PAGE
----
What proceeded to happen was a mix of limbo, contortion, seeming dislocation, but ultimately fun as the lads twisted and turned their bodies through the rope and knots, once again utilising communication, teamwork and leadership skills. The challenge was smashed in double quick time. Mike was very impressed and said that he should have put a couple of more challenging knots in to really test our pupils.
Challenge completed and, nearing dinner time, we moved on to Yeoman Hey Reservoir. We had to find shelter to protect us from the wind and keep us warm whilst we ate dinner. There was only one problem, there was no shelter to be seen. We’d have to build our own!
First thing was to learn about how to tie different knots so we could join multiple ropes together, and attach them securely to trees.
Second was how best to attach the tarpaulin to the top to create the windbreak. Teamwork was key as the lads discussed best ways to attach the sheet to the rope. Using logical reasoning and a little bit of physics, they made a sturdy shelter which provided protection from the elements. Dinner could now commence. Thanks to our school cook, Sue, who provided the much needed proteins and carbs to keep our energy levels up.
Moving away from our camp, we began our journey back to the starting line, but Mike had a couple more challenges up his sleeve. More letters were to be found on our Orienteering course, but then Mike dropped the final challenge. It was a simple, but brutal, one – climb the hill.
The hill was steep, the ground was muddy and slippy, and required a rope to scale it.
One after another, the pupils climbed the banking, making sure their footing was sound, their hands were tightly gripped on the rope and that they remained focused as one slip could result in some very muddy clothes! Each pupil rose to the challenge and got to the summit.
What goes up must come down, and pupils had to change their strategy in order to descend safely. Showing care and concern, each pupil managed to get back to the beginning of the challenge with no slips, trips or falls. Throughout the ascents and descents, the pupils encouraged one another and clapped when people reached their goal.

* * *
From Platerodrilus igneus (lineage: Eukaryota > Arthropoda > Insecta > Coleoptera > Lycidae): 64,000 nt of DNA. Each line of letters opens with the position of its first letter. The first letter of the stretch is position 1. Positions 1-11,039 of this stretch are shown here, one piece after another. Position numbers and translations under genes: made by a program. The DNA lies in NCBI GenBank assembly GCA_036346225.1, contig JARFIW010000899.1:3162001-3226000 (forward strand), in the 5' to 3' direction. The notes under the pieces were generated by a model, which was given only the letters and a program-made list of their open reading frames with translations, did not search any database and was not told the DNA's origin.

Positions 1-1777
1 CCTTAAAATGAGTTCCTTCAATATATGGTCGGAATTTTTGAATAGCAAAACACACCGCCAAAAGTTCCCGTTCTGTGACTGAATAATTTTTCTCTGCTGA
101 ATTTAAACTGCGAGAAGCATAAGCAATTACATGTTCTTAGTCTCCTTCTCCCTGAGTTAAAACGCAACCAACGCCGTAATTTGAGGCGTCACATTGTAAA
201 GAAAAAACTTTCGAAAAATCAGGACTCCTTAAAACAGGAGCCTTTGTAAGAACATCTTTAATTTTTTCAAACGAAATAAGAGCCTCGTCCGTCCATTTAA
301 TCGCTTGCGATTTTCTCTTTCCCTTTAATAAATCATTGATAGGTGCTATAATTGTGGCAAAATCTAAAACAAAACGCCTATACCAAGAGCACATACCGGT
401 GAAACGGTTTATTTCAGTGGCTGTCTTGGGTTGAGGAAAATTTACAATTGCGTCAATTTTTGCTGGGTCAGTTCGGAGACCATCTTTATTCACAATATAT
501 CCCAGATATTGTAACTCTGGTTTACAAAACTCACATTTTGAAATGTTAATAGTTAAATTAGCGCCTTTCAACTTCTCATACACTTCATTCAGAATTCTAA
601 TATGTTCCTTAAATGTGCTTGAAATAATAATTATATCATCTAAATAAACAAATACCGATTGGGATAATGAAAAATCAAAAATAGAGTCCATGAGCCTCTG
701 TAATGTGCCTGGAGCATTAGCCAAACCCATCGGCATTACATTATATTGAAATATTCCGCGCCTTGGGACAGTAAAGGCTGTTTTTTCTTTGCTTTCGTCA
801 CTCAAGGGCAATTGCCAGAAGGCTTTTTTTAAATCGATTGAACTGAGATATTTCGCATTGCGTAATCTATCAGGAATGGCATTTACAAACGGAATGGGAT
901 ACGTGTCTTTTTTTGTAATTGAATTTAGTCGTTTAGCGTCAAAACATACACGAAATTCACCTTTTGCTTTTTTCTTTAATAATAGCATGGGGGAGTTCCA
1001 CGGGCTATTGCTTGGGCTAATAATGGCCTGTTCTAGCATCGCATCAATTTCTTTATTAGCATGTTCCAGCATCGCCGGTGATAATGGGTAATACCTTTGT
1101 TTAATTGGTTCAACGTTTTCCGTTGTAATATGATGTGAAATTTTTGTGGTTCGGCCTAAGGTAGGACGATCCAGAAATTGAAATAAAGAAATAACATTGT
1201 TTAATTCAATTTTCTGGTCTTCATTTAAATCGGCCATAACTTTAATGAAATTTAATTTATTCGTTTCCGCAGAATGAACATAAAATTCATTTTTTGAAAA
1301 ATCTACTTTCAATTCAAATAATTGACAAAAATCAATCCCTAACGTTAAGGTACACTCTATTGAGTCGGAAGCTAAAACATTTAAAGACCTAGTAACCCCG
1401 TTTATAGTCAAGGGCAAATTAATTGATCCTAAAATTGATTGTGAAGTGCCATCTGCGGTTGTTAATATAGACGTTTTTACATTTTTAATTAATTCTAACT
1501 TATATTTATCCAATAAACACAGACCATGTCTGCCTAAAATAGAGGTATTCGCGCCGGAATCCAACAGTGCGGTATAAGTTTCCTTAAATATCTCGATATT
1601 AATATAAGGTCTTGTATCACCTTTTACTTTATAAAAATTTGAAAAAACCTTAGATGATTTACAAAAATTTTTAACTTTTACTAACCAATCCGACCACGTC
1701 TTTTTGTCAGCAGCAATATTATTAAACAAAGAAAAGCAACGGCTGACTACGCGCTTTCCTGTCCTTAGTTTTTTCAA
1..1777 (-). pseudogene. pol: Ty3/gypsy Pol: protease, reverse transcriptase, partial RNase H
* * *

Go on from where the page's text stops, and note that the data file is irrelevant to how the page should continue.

Mr Newton set his own personal challenge to climb the hill without the rope, but despite a gallant effort, had to resort to the rope for support.
This also showed the pupils that it is good to set yourself a challenge and it is ok if you don’t succeed. Should this happen, use the support that is around you to reach your goal. Mr Newton inspired some of the pupils to attempt the ‘no rope’ ascent and there were some incredible efforts made. Each pupil should be proud of what they achieved.
Our challenges completed, and letters discovered, we headed off back to the car park, pupils’ faces beaming with pride…or this might just be the red in the cheeks finding out just how far we had walked! My Apple Watch said that we walked 11km (just under 7 miles), and I have no doubt that there were some sore legs in the morning. Hopefully the mantra “Pain is temporary, Pride is forever” comes through, and the lads will take satisfaction in what they achieved on Thursday.
The day was not just about pushing forward to do new things, but also forming new relationships and cementing existing ones. Every pupil spoke to one another, encouraged each other, shared success and supported in time of need.
I have to say a big “thank you” to Mr Newton and Mr Daly-Greenham for supporting the pupils, and getting really involved with the activities – a bit of healthy competition is always a crowd pleaser!
Another big thanks to Mike from the Castleshaw Centre, who worked brilliantly with our young people, and really captured their imaginations.
But the biggest shout out goes to Kian, Lee, Callum, Jacob, Daniel and Nicholas – your determination, engagement and support of one another reminds me why working with young people like yourselves makes teaching the best job in the world.